The two kept going. There, at Maningrida, they made a waterhole. They travelled to Croker [Island]. They are there now. They just stopped there. Then they got up and kept going.
And it’s a big waterhole, there at Gärriyak. A big waterhole. That’s where they are. They just passed through there. That’s how it is. Ganalmirriwuy and I were bathing there. The tide was coming in. We were just sitting there, and the tide was coming in. I said, ‘Come on, a Waŋarr is going to spear us!’ So we left. There are many waterholes. Open ones, and sacred ones. That’s how it is.
Then the two kept going, that was it, all the way, those two. That is my Dreaming. The two Djaŋ’kawu. Not a man and woman—it was two women. That’s how the story goes. A short story, not long.
I will weave a Garrawurra dillybag. I have that sacred dillybag there at home. I make them. When there is a Ŋärra ceremony on, I make one. Men and women, we’ll work together, as part of the ceremony.
I saw how it was done, watching the men. They hunted for a bird, a parrot. They plucked the feathers. They were working and they said, ‘Hey, we want you to make a basket’. ‘How am I going to make it?’, I said. ‘We’re going to pull the feathers and give them to you’. Then I started thinking. Nobody taught me how to do it. Just on my own. I thought, I’ll test myself. Then I made one.
I worked, making a basket. A sacred basket. I was making a sacred basket, putting it away each time. I gave it to them. I made it for people. As custodian for my mother’s clan, I made their basket and I gave it to them. And I wove some more and made my own clan basket. My own—I made it. I wove it. And I have it there.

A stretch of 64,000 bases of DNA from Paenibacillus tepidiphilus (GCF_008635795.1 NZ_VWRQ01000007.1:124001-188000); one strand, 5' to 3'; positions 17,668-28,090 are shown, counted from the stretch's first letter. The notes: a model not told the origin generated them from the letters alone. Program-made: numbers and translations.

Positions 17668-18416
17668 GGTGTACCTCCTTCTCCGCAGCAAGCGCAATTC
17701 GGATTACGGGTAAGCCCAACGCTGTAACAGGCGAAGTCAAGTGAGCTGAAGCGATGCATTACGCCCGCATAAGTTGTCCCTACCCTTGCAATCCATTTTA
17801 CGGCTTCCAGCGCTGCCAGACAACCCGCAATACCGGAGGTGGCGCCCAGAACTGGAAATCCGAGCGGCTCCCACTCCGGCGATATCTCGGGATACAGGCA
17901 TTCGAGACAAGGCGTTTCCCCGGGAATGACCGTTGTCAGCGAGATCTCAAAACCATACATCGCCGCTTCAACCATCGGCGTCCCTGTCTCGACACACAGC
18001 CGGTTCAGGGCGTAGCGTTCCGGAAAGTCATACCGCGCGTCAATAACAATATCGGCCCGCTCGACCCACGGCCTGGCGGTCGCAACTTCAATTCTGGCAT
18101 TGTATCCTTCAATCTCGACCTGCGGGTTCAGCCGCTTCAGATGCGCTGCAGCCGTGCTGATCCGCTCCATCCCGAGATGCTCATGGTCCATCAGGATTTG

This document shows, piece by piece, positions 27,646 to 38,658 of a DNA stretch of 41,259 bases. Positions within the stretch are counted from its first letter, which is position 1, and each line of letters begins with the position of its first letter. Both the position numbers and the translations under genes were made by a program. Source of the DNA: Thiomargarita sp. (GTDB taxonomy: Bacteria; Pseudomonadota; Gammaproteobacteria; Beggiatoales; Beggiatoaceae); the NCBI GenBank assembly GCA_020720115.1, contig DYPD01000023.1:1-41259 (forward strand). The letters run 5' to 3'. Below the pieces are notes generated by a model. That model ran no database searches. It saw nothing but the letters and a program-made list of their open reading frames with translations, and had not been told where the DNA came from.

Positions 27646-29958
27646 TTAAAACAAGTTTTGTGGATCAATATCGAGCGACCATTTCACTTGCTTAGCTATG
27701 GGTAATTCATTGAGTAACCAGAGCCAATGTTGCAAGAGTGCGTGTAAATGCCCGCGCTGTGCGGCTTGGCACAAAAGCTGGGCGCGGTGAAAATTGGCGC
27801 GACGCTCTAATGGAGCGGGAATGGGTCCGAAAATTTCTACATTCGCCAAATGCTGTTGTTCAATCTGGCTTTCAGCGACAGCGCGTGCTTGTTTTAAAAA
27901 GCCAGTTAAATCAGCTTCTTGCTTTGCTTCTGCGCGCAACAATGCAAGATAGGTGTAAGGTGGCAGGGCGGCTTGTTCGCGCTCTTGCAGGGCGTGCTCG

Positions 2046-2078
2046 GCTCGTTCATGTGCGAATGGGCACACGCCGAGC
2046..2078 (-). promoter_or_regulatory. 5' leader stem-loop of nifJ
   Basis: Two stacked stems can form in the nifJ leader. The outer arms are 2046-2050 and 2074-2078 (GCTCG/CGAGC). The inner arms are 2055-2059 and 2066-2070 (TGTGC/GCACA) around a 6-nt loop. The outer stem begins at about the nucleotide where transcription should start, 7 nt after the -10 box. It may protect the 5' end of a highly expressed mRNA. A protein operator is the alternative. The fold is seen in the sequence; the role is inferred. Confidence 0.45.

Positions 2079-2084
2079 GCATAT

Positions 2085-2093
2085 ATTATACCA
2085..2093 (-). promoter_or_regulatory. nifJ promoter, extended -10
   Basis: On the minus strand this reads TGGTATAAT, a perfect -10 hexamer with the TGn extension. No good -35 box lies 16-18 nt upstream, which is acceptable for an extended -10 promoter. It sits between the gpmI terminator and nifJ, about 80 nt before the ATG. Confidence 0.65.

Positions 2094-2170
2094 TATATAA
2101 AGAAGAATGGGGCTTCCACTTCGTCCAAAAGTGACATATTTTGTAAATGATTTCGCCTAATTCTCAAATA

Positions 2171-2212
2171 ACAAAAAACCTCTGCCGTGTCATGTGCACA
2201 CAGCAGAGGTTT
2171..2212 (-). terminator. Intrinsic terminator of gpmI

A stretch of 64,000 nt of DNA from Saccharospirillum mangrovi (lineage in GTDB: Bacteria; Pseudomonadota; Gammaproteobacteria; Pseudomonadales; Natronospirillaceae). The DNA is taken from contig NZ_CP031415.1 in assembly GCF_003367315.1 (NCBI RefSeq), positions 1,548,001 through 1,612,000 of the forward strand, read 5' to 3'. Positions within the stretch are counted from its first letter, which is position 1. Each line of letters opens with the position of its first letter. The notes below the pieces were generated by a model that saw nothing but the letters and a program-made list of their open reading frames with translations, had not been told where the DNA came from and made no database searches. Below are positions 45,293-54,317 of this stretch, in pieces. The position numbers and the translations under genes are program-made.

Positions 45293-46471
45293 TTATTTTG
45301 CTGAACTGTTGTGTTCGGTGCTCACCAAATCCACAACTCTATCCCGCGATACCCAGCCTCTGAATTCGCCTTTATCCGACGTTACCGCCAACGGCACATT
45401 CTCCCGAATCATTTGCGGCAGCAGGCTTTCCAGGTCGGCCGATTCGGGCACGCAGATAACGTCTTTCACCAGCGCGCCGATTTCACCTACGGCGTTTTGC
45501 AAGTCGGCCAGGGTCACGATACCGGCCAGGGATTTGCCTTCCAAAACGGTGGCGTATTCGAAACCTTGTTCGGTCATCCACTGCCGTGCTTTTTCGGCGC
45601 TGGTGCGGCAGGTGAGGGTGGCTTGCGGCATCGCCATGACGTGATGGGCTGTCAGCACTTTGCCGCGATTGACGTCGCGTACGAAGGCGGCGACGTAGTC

I was twining kurrajong bark, but with feathers. I’d make it, finish and send it. And I’d make more, twine it and send it. I was learning like this. Ŋärra law, and women’s law. Armbands, headstrings, kurrajong skirts. Half of what I made I was sending to the Ŋärra side, to the men.
I was working on two things—one was I was making mats here for the art centre, and the other was I was working on the Ŋärra side for ceremony, for the men. I was handing them over, twining and sending them, twining and sending them.
And I made a basket. A feather basket. A sacred dillybag. I wove it, and I have it. I was making them for the men. For Ŋärra law, according to Ŋärra rules. Men will put it there so that the young men can see it.
They can just look at it when it gets put up in a big museum. They’re not to fish around for the story, no.
Those hollow logs, when you see the designs, those designs belong to the Dhuwa moiety. The Dhuwa, not the Yirritja. The two are different—what belongs to the Yirritja moiety, and what belongs to the Dhuwa.